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Investors crowd back into US medical office buildings
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Despite the significant turbulence in global financial markets, reflecting the Russia/Ukraine war and inflation fears, the fundamentals of the US health care market in 2022 remain extremely positive.
Key sectoral trends
The Revista 2022 Medical Real Estate Forum in San Diego, the key healthcare conference in the US, was held recently. There was consensus on the following points:
- Healthcare real estate has again demonstrated its resilience over the past year.
- Given the uncertain economic outlook, there has been phenomenal growth in the number of new investors into the healthcare real estate sector. This is driven by a move out of equities and into “safe haven” assets. Historically, real estate has offered investors a hedge against inflation, because it provides capital protection and a rising income stream.
- Rental rates are expected to increase, not by the 2-2.5% per year seen in recent years, but by 3% p.a.
- As it becomes costlier to construct new buildings, the capital value of older buildings will also increase, firstly because replacement costs are higher and secondly because net operating income (NOI) is growing on the back of higher rentals.
- Equity markets are expected to move sideways for the next couple of years, which limits investor choices, both in the US and other countries.
Graphs presented by Revista at the conference showed that the fourth quarter of 2021 was a record for transactions in medical office buildings (MOBs). In that quarter, $6.6 billion of deals occurred, considerably exceeding the previous quarterly peak of $4.9 billion deals in the second quarter of 2017.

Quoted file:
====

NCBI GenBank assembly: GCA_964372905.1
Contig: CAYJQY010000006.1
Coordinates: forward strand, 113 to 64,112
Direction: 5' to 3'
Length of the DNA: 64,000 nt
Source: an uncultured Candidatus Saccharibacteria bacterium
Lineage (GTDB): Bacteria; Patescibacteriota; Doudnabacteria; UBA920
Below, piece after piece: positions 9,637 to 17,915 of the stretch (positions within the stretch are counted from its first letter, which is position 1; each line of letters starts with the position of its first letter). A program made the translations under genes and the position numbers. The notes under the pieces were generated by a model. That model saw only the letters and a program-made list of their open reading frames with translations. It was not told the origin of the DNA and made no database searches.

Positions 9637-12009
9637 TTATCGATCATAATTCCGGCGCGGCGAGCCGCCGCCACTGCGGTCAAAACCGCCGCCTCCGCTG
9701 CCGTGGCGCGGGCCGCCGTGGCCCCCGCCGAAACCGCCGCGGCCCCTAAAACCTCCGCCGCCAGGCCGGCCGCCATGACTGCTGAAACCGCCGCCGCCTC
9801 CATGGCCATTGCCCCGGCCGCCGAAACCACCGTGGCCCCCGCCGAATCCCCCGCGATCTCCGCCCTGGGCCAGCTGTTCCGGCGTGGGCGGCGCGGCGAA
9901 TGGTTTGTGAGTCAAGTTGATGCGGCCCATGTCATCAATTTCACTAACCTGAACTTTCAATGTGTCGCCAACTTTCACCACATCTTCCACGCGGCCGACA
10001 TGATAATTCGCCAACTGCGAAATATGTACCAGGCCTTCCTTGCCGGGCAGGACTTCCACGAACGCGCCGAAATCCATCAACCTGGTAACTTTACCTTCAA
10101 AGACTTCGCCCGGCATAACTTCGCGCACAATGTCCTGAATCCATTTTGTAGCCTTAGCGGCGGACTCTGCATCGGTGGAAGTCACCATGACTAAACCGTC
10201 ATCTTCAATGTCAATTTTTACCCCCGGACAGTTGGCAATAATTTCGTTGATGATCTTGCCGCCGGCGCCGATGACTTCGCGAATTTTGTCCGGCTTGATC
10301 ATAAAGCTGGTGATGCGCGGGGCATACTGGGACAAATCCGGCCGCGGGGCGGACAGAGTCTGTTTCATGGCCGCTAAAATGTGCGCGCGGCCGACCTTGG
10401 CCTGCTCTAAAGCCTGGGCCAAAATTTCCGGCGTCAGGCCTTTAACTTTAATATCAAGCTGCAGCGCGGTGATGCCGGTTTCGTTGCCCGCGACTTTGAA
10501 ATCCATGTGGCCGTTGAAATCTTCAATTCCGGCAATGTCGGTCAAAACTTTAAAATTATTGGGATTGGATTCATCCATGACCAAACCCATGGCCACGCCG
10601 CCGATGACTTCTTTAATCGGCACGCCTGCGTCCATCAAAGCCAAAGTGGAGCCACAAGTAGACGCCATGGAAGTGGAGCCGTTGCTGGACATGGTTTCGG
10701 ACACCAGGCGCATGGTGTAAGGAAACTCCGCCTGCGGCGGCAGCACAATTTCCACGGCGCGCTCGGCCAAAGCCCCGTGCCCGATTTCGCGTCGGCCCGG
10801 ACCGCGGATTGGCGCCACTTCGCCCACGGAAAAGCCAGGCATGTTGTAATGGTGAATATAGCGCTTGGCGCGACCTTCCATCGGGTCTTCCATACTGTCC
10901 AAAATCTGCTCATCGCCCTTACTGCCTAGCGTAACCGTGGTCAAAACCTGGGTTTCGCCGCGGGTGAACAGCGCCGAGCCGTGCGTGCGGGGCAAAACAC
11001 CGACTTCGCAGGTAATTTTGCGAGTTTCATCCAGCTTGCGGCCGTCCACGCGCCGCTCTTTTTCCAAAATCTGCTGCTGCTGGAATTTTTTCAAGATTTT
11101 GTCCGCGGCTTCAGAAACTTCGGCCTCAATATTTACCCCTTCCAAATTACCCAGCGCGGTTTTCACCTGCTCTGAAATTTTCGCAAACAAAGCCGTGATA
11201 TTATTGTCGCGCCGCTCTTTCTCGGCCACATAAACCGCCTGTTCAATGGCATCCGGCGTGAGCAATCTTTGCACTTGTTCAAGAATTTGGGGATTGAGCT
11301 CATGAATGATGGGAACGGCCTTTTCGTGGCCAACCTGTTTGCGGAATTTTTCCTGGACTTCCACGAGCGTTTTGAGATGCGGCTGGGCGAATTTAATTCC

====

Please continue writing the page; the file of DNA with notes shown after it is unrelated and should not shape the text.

This was further supported by data showing employment numbers in the offices of physicians in the US had fully recovered from the 2020-21 Covid-19-related dip by December 2021, when they were back to February 2020 levels of 2.7 million people.
Effect of rising interest rates
Amid current fears of runaway inflation, the US Federal Reserve, and other central banks, are expected to continue hiking interest rates. The Fed has indicated it will implement six 25 basis point interest rate hikes over the next year to 18 months, which equates to a total increase of 1.5%.
Most banks have already factored these moves into their lending rates, so rate increases have initially been dramatic, but thereafter should be gradual. Inevitably, higher interest rates are impacting the pricing of real estate transactions, reducing yields and cash-on-cash returns.
“This requires investors to adjust their expectations,” OrbVest CEO Martin Freeman said.
“Within this environment, it still remains realistic to expect that OrbVest can generate between 6% and 7.5% cash on cash returns per year and double-digit total returns (IRR) when the buildings are sold.”
OrbVest’s primary reason for existing is to provide an investment solution for individuals and companies around the world that are seeking dollar dividends and an inflation-proof asset in times of volatility.
“We are constantly re-assessing and adjusting our business model to match evolving market conditions,” Freeman said.
“In an increasingly competitive market for prime assets, OrbVest is able to tap the relationships it has built up with brokers and providers of these assets. That enables us to continue to secure almost 75% of our deals off-market, providing a sustainable pipeline to meet investor expectations.”
- OrbVest launches two new projects
- OrbVest secures prime acquisitions in competitive US medical office market
- Smart money flocks to US medical real estate
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